On Tuesday, the International Olympic Committee (IOC) barred Russian athletes and officials from next year’s Winter Games in South Korea. IOC President Thomas Bach said the ban clears a path for clean athletes to compete under a neutral flag in Pyeongchang next February.
This is how Russia is reacting to the news:
“How they fear us. Sorry guys. We weren’t able to protect you.”
“Everything was pointed towards Russian athletes being allowed to compete with a neutral status.
"Now athletes need to decide for themselves whether they’ll go or not to the South Korea Games. The bobsleigh federation will help those athletes who will want to go to Pyeongchang. That’s for sure.”
“I’m convinced that Russian top athletes, should go and compete not just for themselves, but for everyone else.
"This hurts for those who have been disqualified, so we need to fight for them.”
“I’m not shocked by the IOC’s decision, it was all going that way, we were prepared. Now everyone will wait for instructions from our leadership, and how they see this. For now, no one knows what to do.
"I would want to participate in defense of our flag, but I understand that what’s happened is hugely disrespectful towards our country. I wouldn’t want to go under a neutral flag, but I need to think some more.”
“What remains of the Olympic principles, the Olympic spirit, the idea of the Olympic Games? Without Russia, this is a crippled Olympics!”
“I believe the IOC’s decision should be seen as political provocation, that’s all I can say.”
[Calling for a boycott] “A great power should not be incognito at the Olympics.”
“I don’t know how other athletes will react, but I haven’t trained for years to go somewhere to not compete on behalf of my country. It’s not sportslike to go to the Olympics just in order to be there. “
“My personal opinion is that, even if everything in the McLaren report, the Rodchenkov confessions, the stories of Stepanova and others is true, two years is enough time to solve the situation. To recognize the problem and announce a plan to solve it. I’m sure that would have been enough for full access to the Olympic Games.”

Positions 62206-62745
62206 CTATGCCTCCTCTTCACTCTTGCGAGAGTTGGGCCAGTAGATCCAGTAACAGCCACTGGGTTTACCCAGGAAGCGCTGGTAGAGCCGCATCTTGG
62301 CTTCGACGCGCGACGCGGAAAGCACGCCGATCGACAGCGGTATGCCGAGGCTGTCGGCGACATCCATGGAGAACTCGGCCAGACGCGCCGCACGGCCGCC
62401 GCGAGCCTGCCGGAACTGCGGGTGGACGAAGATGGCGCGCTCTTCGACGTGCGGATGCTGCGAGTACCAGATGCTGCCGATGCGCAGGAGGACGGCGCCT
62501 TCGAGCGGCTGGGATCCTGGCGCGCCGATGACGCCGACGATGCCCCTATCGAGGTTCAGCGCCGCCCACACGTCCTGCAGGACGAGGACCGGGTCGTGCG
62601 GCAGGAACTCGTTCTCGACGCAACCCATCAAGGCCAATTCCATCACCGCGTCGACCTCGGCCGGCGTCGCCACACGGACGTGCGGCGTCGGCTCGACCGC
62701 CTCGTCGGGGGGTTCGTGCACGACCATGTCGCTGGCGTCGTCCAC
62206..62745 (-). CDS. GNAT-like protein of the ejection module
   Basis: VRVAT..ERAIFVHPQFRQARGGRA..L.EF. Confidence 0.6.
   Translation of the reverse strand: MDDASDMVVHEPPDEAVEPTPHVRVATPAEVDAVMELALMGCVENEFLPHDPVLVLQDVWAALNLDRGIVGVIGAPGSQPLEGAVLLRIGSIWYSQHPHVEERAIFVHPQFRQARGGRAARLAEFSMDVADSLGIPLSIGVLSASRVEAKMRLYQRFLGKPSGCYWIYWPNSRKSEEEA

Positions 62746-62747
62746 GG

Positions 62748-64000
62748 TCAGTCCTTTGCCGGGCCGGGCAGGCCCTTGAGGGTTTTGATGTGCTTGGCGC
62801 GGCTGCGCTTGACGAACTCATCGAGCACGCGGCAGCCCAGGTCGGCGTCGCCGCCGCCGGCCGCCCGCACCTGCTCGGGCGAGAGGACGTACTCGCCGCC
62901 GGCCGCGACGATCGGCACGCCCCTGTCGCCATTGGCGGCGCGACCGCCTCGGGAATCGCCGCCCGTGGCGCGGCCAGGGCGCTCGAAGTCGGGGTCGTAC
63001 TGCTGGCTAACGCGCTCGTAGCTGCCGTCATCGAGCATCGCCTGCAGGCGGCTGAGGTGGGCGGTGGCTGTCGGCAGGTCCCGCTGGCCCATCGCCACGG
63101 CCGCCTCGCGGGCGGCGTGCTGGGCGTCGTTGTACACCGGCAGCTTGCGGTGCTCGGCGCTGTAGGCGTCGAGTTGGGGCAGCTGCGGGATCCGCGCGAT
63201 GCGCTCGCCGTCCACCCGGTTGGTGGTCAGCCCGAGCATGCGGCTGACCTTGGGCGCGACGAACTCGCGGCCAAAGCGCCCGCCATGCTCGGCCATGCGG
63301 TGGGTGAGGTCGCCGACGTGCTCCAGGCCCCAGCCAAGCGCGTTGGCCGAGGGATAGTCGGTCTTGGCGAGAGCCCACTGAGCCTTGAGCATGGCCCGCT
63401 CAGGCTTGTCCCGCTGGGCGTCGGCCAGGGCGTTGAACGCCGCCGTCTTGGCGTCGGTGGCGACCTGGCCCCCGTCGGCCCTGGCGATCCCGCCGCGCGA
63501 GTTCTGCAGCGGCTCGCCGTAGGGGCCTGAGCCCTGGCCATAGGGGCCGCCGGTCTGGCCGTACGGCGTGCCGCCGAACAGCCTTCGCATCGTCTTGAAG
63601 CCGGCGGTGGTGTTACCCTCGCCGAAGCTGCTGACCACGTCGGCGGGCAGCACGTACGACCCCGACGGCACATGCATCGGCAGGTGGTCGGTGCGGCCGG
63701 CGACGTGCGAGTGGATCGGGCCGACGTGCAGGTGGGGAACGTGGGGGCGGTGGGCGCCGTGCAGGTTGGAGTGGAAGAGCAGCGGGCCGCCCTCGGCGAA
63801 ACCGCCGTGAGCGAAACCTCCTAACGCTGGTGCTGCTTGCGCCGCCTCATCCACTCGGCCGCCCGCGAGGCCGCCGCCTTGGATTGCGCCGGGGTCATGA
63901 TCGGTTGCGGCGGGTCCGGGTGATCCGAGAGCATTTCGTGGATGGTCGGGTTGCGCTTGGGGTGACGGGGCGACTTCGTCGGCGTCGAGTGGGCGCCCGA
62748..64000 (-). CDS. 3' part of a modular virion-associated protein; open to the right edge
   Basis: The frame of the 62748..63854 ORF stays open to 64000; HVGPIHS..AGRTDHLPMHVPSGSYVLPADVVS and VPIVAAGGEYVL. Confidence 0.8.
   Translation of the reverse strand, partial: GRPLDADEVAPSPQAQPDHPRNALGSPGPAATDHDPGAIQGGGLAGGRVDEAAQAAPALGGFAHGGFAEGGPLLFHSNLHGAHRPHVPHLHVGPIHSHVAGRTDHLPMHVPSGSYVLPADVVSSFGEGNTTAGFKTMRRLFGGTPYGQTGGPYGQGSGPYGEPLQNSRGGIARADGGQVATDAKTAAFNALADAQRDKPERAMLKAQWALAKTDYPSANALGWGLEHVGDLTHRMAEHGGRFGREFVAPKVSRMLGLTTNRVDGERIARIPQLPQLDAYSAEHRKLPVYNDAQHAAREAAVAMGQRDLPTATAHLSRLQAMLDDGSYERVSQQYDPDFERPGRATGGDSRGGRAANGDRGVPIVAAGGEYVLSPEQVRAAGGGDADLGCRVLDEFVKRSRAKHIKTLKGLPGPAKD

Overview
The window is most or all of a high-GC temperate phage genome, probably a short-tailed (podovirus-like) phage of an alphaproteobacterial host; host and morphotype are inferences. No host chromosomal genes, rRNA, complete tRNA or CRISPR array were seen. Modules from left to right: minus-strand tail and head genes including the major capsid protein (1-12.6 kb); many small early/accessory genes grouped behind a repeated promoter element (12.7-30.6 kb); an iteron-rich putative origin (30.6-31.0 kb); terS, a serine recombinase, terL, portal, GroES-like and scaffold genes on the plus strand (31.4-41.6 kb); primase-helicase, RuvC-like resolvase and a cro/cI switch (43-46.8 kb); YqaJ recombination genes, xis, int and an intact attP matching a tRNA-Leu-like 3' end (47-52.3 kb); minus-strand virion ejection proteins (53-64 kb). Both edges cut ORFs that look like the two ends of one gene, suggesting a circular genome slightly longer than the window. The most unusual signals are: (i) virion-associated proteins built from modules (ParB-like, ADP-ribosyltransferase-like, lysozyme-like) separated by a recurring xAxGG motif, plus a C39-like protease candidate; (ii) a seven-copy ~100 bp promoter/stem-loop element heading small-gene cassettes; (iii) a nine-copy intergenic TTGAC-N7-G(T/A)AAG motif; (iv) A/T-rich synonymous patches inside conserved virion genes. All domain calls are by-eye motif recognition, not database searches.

“And yes, the demonstrative non-firing of Mutko and his guys (in any normal country he would’ve long resigned himself) is also ridiculous. The only thing that could have been more demonstrative would have been to make him prime minister. Considering the current line — they could.”
“Russia’s disqualification is supposed to be lifted on the last day of the Olympics and we’ll show the Russian flag at the closing ceremony.
"The IOC hasn’t finalized formulating its decision, it would continue to formulate it. All of Russian society, not just the sports community, needs to think about the situation. We will consider this at a meeting with Russian athletes, federation heads, trainers, and Olympic athletes.”
“What we haven’t had to put up with historically from our ‘partners.’ But they can’t bring us down. Not a world war, nor the collapse of the Soviet Union, not sanctions … We take it on board and survive.
“Russian sport is not meant to be. The global prognosis didn’t expect Russia’s resurrection as a global sports power. A new generation of athletes emerged, global sport was full of Russian athletes’ achievements, Russia held a truly great [Sochi] Olympics. Sport became a national idea, embodied in tens of thousands of schools, new stadiums, and the desire to participate in sports.
"They’re constantly trying to show us the craziness of it all: our way of life, culture, history and now sports.
“Is it painful? Very. Our soul and heart is with our athletes. Will we survive? Yes.”
“The Olympics without Russia — that’s a hollow shell. Our great country and powerful athletes are an irritant to our partners abroad. But we can prove from here that Russia is strong and it’s impossible to break us. We should only participate under the flag of our great country. Victory is ours!”
“This is a disgrace that undermines a very important institution of international cooperation. From the very outset, I supported restoring [Russia’s status.]"
“This is humiliating and I pity the athletes. This is very painful and it’s a shock. I find it difficult to give any advice in this situation. But to go there on our own expense and participate under a neutral flag — I don’t get that at all.”
— Ilya Kovalchuk: Olympic ice-hockey player
“We should definitely go to the Olympics! To refuse is to give in. We all understand perfectly well that the IOC’s decision is pure politics and know who it targets.
“We athletes are apolitical. For us, this tournament won’t differ from the others. Patriotism, love for one’s country — those things are in the heart. For that you don’t need to shout it out or even carry a flag on one’s chest. If, God willing, we are successful, we will definitely sing our anthem.”
“Russian athletes might not be interested in politics, but that doesn’t mean politics isn’t interested in thmn. The [IOC’s] decision is part of the political harassment of Russia. I sympathize with those people who in all honesty prepared for the 2018 Olympic Games and now won’t be able to compete under the Russian flag.”